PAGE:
A major theme of the papacy of Pope Benedict XVI is resistance to the “tyranny of relativism.” Relativism is seen as an attack upon the Infallible Magisterium of the Catholic Church – a modernist attack designed to destroy the Church. This essay will examine the concepts of relativism and infallibility to see if this is really the case.
The doctrine of infallibility has its roots in an almost Protestant bit of proof texting, where St. Peter is given the keys to the kingdom of Heaven, so that what is bound on Earth is bound on Heaven and what is loosed on Earth shall be loosed in Heaven. In other places this gift is given to the entire Church, but because Peter is reputed to have died in Roman, it is claimed he was its bishop and founder (the latter is definitely not the case, else Paul would have greeted him in the letter to the Romans) and has also been interpreted to refer to the forgiveness of sin rather than to the definition of orthodoxy.
In the early Church, the See of Peter was not regarded as infallible. Indeed, he did not stay in one particular place. Like Paul, he moved around before going to Rome, although his journeys are not chronicled in the New Testament canon. The claim of infallibility came later. Indeed, the first bishops were more likely those who presided over the Eucharist in a community that was more a parish than a diocese. It is a wonder the Church survived at all and it is testimony to the promise that Jesus would stay with it (or even her if you prefer) and Hell would not prevail against it.
Papal infallibility was actually first declared as doctrine by the First Vatican Council under Blessed Pope Pius IX. In recent times, the entire teaching Magisterium of the Church, including the actions of the Bishops, are considered infallible as well.
Is this really the case? While it would be glib to simply deny it is possible, I believe it must exist at some level. There are two ways in which it can occur.
The first is that the Pope and the bishops have some sort of cosmic access to truth so that they can never be wrong and that they are so careful in exercising it that nothing they within the context of the Magisterium can ever be reformed or changed, that it is based on natural law. This is the basis for its absolutism – a belief not only in the existence of absolute truth but in a superior grasp of it over and above what is available to the laity. In short, the Church is protected from committing error.
The second possibility concedes the existence of absolute truth, but does not concede the Church’s access to it. Rather than the hierarchy being protected from error, the faithful are protected from any errors in doctrine. They can trust that they will not be held responsible for any errors in the doctrine of the Church.
Such an interpretation is actually consistent with absolutist philosophy, which teaches that while absolute truth exists in the realm of ideas (or if you prefer, in the mind and Word of God), it does not exist in the human world in its purest form. If it did, time would stop because the absolutes would be laid bare. There would no longer be free choice, because all would be instantly attracted to the perfection of God, His Perfect Truth and their Perfect Love (aka, the Father, the Son and the Holy Spirit). Freedom exists precisely because God is hidden from us, although experiences of grace can make God present to us through the Sacraments of the Church, as well as individual grants of grace when most needed. The Church is still a channel of truth, but cannot claim its perfection since such perfection cannot be experienced in this life.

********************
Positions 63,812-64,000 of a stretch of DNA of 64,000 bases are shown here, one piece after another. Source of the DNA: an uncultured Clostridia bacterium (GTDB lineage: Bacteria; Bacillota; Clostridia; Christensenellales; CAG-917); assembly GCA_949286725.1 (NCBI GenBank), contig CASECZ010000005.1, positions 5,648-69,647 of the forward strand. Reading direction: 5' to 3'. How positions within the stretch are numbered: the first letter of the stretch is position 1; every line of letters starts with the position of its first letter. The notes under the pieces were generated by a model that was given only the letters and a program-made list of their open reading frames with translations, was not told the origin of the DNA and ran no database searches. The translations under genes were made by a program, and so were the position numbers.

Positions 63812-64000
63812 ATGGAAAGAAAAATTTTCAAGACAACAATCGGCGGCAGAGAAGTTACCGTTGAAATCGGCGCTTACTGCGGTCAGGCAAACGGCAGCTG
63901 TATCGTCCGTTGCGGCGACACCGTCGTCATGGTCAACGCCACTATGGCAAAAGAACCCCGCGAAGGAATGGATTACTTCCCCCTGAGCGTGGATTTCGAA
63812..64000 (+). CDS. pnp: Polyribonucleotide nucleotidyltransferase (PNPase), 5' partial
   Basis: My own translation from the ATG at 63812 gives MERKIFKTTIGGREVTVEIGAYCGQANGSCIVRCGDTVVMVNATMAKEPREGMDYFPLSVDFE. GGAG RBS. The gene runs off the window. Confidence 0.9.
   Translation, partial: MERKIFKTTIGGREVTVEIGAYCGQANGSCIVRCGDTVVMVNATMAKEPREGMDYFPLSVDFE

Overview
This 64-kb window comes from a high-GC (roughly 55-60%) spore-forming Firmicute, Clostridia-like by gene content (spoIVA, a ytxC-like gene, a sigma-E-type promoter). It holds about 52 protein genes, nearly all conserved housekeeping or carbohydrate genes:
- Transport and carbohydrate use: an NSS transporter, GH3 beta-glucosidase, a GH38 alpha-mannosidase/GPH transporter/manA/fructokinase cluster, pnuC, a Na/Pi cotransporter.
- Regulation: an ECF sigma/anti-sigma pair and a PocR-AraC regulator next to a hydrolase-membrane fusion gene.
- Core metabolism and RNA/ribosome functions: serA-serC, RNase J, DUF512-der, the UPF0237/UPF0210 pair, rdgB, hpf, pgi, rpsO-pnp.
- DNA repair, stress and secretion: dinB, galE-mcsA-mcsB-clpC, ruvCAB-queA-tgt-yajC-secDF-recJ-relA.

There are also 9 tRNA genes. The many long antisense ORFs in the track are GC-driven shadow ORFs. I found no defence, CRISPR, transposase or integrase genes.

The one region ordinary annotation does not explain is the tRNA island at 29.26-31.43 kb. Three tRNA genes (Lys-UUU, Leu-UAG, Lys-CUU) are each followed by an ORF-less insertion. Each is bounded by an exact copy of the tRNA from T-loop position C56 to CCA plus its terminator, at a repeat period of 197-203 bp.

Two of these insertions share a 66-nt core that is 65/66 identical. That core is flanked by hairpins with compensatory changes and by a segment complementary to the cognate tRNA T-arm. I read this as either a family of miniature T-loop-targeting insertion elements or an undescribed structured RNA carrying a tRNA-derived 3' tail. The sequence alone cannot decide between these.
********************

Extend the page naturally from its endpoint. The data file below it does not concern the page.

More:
The essence of infallibility in this context is that it is dependent not on the absolutes but on their interpretation. This is the essence of relativism, which lodges truth in the life of the community and of the individual conscience (which is always seen as king, even in Catholic doctrine). Indeed, the spirit of prophesy, when understood in its ancient sense, is the criticism of the hierarchy by men and women based on the dictates of their consciences and the promptings of the Holy Spirit. While the faithful are protected from sin by following the teaching Magisterium of the Church, those who have been prompted by the Spirit to disagree, even at personal cost, are not allowed to keep silent. The Communion of the Saints is full of dissenters, some of whom were put to death by both the ancient kings of Judea and Israel and later by the Church for speaking in this way – and were later vindicated when their words proved to be from God.
There is no reason to believe that the process of purification in the Church has stopped. Indeed, recent events seem to indicate that there is much work yet to do. In this context, the promise that the Gates of Hell shall not prevail against the Church is not a promise that it will never be challenged, but rather that the Spirit of God will use men and women of conscience to speak the truth to it when it errs, just as Jesus promised when He said that there was more to be revealed through that Spirit.
In the current context, there will always be people like Pope Benedict to correct the errors of those like Cardinal Sodano, who would protect the reputation of the Church in its darkest days rather than bring it into the light. It is the reformers in the Church that fulfill the promise of divine protection, not those who would resist reform. It also means that no doctrine is unreformable, especially those which violate the command to love perfectly, as the Father loves perfectly. How to love perfectly is always a matter to be debated and that debate will shift as we further understand human nature and with it an evolving natural law, which in reality must be understandable by every person who can exercise the capacity for reason and love, not just the chosen few. One need only look to the history of the Church and the lives of the saints to know that this is, in fact, the case.